Anyway, there was such GREAT feedback from the audience, and I was able to basically sit back and enjoy the show. I was in the audience, but not introduced. until after the show. It's kind of awkward, as you can imagine, to be sitting next to the playwrigthtI confess, one of the things that touched me most, was after the show and the actors took a bow, a few folks started calling "author!" The director smiled and said the playwright was in the house. Someone called "where's the playwright?" Then I was introduced and took a bow.
I gave away two copies of my books as a part of a drawing they have for audience members---it's good advertising / publicity, and I like to give a :) to folks who support the arts.

I'm staying at a cast member's house ----which is an incredible 5,000 square foot house---and I confess, I feel like the Queen of Sheba. What an incredibly warm welcome from such talented folks.

From the Museum of the Waxhaws, where
the Storefront Theatre is located.

Any of you near the area should check out Waxhaw. In addition to all the Andrew Jackson museum stuff, there is also a museum for Wycliffe Bible translators. Waxhaw is where one of their airports / plane operations are for pilots who fly copies of the Bible into jungles, etc.

I'll try to post a few pics from the play and maybe even film a scence if I can do it without being too distracting.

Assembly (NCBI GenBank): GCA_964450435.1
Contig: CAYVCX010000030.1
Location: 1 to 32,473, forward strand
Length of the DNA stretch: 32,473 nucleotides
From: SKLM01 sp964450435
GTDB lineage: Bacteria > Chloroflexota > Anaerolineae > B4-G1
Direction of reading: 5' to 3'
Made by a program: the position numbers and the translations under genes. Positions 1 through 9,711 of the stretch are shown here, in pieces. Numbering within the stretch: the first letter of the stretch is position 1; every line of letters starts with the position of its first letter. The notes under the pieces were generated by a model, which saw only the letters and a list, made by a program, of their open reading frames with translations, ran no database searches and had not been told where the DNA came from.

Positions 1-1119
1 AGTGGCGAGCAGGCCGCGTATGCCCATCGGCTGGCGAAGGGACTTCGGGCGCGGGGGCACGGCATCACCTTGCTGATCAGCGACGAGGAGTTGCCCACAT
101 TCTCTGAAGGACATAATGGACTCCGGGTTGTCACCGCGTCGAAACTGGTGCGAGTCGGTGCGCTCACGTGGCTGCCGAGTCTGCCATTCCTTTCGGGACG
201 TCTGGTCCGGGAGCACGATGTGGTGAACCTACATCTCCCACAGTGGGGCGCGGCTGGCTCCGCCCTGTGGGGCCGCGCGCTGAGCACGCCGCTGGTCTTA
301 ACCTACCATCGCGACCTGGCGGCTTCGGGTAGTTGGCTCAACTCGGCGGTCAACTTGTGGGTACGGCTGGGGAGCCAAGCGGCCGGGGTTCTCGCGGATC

Friday, September 23, 2011

My play will be presented this weekend

I'm very excited about this... play, Jesu of Fondue, will be presented this weekend in a concert play reading format by the Storefront Theatre in Waxhaw, NC (outside of Charlotte.)

Information on the theatre can be found here:

I've been swamped as of late trying to get book #3 out and ready, but I'll post some excerpts and video from the event.

Sunday, September 11, 2011

Final Aussie Post (on SNAKES) -- AND WINNERS!!!!

First, I want to give a big THANK YOU to Michael Fitzgerald-Clarke for providing some of the most entertaining posts I've seen. I'm prodding him to put all these together in a Bill Bryson-esque publication.

Speaking of publications, Michael will have a poetry chapbook coming out soon from a US publisher in Texas. I'll post the link to the book when they are available.

Before we go to this one last post from "Aussie August" (that is now obviously Aussie September)--I wanted to announce the winners of our two prizes from the drawing.

A copy of Doris Betts' "Souls Raised from the Dead" goes to..... NEVYN!!!!! Nevyn, you can e-mail me at and give me your snail mail addy and that book is in the mail to go halfway across the world.

Michael has offered another prize --some stuff from the ever-cool Writer's in Townsville (Australia). And that winner is .......JACK COLTON!!!!!!
Who is Jack Colton? (other than a character from Romancing the Stone) . He's someone whose Facebook / e-mail account was hacked and because of employer / privacy, etc. cannot use his "real" name. However, I will get him in touch with Michael, and they'll work it out.

(Seriously, Jack Colton is a real person. I promise.)

Now, the final, and perhaps my favorite, Aussie post....

The Female of the Species is More Deadly than the Male

Americans have guns. They have nukes, too, or at least their military does, but their venerable Constitution, penned by their venerable founding fathers, means that Americans have guns. And they shoot each other too often.